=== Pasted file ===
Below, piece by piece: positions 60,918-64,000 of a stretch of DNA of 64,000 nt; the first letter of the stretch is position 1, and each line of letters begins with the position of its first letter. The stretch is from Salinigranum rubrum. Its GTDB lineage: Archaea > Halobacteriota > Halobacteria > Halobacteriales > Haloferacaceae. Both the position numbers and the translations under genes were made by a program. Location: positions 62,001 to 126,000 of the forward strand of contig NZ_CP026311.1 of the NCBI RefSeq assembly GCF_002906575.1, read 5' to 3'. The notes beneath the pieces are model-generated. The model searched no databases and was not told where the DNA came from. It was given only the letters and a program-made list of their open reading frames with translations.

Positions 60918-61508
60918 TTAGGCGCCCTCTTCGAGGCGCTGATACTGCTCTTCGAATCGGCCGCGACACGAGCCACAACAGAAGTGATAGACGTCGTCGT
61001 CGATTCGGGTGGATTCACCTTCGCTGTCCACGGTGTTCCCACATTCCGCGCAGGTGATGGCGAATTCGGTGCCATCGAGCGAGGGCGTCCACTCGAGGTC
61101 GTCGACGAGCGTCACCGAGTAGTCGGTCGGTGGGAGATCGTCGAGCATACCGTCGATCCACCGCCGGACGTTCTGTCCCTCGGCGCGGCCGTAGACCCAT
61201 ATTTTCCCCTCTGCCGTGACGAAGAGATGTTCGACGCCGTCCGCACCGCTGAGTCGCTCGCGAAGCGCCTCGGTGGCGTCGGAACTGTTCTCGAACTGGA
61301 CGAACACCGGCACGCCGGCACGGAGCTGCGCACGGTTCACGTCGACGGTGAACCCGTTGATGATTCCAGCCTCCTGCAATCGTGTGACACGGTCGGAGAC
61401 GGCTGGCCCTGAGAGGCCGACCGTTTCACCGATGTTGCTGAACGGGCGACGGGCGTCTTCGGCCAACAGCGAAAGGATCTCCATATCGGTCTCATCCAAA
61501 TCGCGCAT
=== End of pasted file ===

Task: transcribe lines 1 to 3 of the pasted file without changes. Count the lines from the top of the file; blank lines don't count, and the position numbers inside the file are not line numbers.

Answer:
Below, piece by piece: positions 60,918-64,000 of a stretch of DNA of 64,000 nt; the first letter of the stretch is position 1, and each line of letters begins with the position of its first letter. The stretch is from Salinigranum rubrum. Its GTDB lineage: Archaea > Halobacteriota > Halobacteria > Halobacteriales > Haloferacaceae. Both the position numbers and the translations under genes were made by a program. Location: positions 62,001 to 126,000 of the forward strand of contig NZ_CP026311.1 of the NCBI RefSeq assembly GCF_002906575.1, read 5' to 3'. The notes beneath the pieces are model-generated. The model searched no databases and was not told where the DNA came from. It was given only the letters and a program-made list of their open reading frames with translations.

Positions 60918-61508
60918 TTAGGCGCCCTCTTCGAGGCGCTGATACTGCTCTTCGAATCGGCCGCGACACGAGCCACAACAGAAGTGATAGACGTCGTCGT